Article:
Ross Procedures in Children With Previous Aortic Valve Surgery. Buratto E, Wallace FRO, Fricke TA, Brink J, d'Udekem Y, Brizard CP, Konstantinov IE. J Am Coll Cardiol. 2020 Sep 29;76(13):1564-1573. doi: 10.1016/j.jacc.2020.07.058. PMID: 32972534   Take Home Points:   Initial Ross procedure in infancy may be associated with relatively higher mortality, justifying initial attempts to defer operation with aortic valve repairs, even if eventual replacement is necessary. Secondary Ross after initial valve repair is associated with superior long-term survival and freedom from autograft reoperation. Delaying the Ross operation by performing initial valve repair, when possible, may be preferred to initial Ross in infant patients.   Commentary from Dr. Barry Deatrick (Baltimore, MD, USA), section editor of Congenital Heart Surgery Journal Watch:  Aortic valve disease requiring surgical repair in childhood can be a challenge, with limited options available for replacement.  Although the Ross procedure offers the best long-term freedom from reoperation in neonates and infants, the long term freedom from reintervention in some series remain disappointing, with high mortality rates in infants (16 – 22%).  Because of this, some centers advocate an approach that of initial aortic valve repair, whenever possible, followed by a secondary Ross procedure when necessary.  The goal of this retrospective analysis as to determine if there was a difference in outcome between the Ross operation when performed as a primary operation and when performed as a reoperation.   The authors retrospectively analyzed 541 aortic valve operations in their institution, 344 of which were aortic valve repairs, and 140 of which were Ross procedures.  68 (49%) of the Ross procedures took place after previous valve repairs, and 72 (51%) took place as the primary operation.   Patients undergoing a primary Ross were older (8.6 years vs 7 years), and had higher weights (28.9 kg vs. 19.7 kg) although these differences weren’t significant.  The early mortality was 5.6% (n = 4 of 72) in those undergoing primary Ross procedure, compared with 4.4% (n = 3 of 68) in those undergoing secondary Ross procedure.  This difference was not statistically significant (p = 1.0).  Freedom from reoperation at 10 and 15 years was 68.3% and 48.5% in those undergoing primary Ross procedure.  In those who underwent secondary Ross procedure, freedom from reoperation at 10 and 15 years was 62.2% and 47.0% respectively.  Again, this difference was not statistically significant.   In the  propensity-matched groups, however, survival at 10 and 15 years was 90.0% and 82.6% in the primary Ross procedure group, compared with 96.8% at both 10 and 15 years in the secondary Ross procedure group. In the propensity-matched analysis, this difference was statistically significant (p = 0.04).   The mechanisms for the improved survival and freedom from reoperation are discussed briefly, including possible stabilization of the autograft from postoperative scar and adhesion formation, but this was just postulated rather than investigated.  None were investigated in this retrospective review.   The authors concluded that secondary Ross procedure performed after initial aortic valve surgery achieves superior long-term survival and freedom from autograft reoperation compared with primary Ross procedure. A strategy of initial aortic valve surgery followed by delayed Ross procedure may provide better long-term survival and freedom from autograft reoperation in aortic valve disease in children.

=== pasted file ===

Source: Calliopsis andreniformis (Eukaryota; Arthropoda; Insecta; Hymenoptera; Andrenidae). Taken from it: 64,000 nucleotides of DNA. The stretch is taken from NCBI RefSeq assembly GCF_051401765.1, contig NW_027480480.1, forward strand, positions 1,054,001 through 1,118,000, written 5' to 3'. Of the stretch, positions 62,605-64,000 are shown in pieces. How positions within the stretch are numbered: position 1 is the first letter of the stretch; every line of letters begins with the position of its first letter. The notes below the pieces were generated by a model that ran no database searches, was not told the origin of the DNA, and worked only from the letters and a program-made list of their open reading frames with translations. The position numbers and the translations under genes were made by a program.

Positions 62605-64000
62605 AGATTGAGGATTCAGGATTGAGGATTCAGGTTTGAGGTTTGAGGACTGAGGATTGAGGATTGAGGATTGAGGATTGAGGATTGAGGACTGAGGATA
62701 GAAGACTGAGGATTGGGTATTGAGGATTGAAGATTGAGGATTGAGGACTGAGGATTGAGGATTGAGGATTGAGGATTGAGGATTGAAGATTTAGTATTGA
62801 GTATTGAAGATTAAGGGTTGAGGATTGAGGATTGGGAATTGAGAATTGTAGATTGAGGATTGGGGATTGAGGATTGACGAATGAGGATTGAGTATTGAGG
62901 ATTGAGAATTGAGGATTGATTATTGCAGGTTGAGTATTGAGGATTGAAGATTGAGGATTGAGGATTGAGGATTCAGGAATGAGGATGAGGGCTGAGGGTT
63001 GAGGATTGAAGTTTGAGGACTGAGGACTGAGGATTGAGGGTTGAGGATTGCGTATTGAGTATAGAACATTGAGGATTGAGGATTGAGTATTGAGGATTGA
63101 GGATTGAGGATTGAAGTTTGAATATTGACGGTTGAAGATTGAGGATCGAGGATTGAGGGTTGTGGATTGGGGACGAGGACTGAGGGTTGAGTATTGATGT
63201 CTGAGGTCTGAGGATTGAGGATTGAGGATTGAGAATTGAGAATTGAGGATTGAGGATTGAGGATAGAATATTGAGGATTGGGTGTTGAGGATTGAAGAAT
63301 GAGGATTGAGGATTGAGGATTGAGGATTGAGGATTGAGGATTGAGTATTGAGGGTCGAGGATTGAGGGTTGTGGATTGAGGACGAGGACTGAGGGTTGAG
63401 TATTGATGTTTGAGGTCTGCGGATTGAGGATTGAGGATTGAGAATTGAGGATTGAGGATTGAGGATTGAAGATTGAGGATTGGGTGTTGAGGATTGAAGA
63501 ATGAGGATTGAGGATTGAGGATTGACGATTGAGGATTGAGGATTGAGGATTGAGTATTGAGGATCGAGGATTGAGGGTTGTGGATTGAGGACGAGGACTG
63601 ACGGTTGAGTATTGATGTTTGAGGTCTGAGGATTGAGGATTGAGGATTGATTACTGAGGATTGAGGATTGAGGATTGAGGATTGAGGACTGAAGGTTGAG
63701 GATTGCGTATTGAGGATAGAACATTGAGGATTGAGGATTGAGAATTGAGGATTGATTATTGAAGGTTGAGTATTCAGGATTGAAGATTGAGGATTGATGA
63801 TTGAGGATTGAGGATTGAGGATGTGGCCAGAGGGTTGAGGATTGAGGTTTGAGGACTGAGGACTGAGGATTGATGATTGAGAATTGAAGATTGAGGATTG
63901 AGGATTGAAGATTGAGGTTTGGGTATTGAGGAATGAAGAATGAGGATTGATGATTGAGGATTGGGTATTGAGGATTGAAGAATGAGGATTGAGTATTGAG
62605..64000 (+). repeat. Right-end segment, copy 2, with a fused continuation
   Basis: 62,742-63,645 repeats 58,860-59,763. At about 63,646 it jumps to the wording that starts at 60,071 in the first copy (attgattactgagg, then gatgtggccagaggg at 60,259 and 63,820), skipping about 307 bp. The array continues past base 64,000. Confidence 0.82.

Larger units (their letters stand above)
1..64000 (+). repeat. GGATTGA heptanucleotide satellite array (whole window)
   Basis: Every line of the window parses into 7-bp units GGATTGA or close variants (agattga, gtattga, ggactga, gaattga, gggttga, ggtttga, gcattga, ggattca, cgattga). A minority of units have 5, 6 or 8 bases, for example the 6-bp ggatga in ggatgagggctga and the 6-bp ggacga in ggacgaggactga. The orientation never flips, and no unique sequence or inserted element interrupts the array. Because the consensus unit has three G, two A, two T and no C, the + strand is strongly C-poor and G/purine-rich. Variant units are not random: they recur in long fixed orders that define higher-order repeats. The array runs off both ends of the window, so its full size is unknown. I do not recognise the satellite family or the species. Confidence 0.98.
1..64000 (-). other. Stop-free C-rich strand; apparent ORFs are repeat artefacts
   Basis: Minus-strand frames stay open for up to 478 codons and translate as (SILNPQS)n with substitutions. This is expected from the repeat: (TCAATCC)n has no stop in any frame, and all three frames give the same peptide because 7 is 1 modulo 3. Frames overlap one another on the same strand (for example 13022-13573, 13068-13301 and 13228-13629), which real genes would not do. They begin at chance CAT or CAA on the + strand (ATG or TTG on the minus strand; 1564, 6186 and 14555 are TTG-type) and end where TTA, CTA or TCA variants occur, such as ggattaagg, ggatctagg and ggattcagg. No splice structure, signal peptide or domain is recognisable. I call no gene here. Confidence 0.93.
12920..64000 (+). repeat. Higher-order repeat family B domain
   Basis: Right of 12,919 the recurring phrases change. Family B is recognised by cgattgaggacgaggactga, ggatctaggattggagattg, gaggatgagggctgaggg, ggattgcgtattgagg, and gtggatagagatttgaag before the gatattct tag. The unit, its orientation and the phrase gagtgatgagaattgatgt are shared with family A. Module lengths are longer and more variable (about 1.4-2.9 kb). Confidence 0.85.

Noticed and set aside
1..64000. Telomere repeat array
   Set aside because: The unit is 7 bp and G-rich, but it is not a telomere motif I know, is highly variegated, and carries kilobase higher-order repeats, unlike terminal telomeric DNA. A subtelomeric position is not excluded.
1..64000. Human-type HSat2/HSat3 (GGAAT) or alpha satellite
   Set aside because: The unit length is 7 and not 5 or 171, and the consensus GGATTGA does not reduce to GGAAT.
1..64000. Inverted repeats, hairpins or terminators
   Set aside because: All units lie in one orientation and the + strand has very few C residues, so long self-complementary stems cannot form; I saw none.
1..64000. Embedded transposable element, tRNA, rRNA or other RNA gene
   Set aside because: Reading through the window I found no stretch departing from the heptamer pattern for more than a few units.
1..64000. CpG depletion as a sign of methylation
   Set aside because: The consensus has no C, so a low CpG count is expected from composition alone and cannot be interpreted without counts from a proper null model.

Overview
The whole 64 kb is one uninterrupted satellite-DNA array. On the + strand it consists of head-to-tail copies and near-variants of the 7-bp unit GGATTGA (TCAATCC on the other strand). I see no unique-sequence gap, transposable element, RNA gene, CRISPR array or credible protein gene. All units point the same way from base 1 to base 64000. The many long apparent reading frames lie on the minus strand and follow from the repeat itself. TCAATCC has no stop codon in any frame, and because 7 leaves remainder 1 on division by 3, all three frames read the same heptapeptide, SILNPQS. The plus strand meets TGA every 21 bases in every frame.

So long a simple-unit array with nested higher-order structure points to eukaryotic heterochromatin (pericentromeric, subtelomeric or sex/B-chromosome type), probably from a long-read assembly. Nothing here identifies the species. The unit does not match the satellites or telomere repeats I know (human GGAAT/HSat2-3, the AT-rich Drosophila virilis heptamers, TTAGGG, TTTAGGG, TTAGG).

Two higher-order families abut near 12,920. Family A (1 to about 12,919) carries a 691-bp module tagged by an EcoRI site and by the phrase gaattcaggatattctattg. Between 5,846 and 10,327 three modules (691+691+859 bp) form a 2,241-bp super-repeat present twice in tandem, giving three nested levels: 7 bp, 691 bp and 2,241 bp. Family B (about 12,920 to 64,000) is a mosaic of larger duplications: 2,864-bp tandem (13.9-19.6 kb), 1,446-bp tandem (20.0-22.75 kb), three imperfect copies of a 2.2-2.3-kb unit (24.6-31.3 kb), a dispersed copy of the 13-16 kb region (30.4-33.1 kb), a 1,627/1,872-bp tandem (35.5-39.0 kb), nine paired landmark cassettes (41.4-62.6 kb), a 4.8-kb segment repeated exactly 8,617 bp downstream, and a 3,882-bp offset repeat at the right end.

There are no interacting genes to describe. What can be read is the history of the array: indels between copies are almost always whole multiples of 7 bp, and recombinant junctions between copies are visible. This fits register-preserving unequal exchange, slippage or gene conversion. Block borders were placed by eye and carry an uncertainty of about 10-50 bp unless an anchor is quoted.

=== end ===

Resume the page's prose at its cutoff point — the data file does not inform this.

READMORE

Effect of Clopidogrel and Aspirin vs Aspirin Alone on Migraine Headaches After Transcatheter Atrial Septal Defect Closure: One-Year Results of the CANOA Randomized Clinical Trial

Effect of Clopidogrel and Aspirin vs Aspirin Alone on Migraine Headaches After Transcatheter Atrial Septal Defect Closure: One-Year Results of the CANOA Randomized Clinical Trial View Article Wintzer-Wehekind J, Horlick E, Ibrahim R, Cheema AN, Labinaz M, Nadeem N,...

read more

Acute and medium term results of balloon expandable stent placement in the transverse arch-a multicenter pediatric interventional cardiology early career society study

Acute and medium term results of balloon expandable stent placement in the transverse arch-a multicenter pediatric interventional cardiology early career society study View Article Shabana Shahanavaz 1, Osamah Aldoss 2, Kaitlin Carr 2, Brent Gordon 3, Michael D...

read more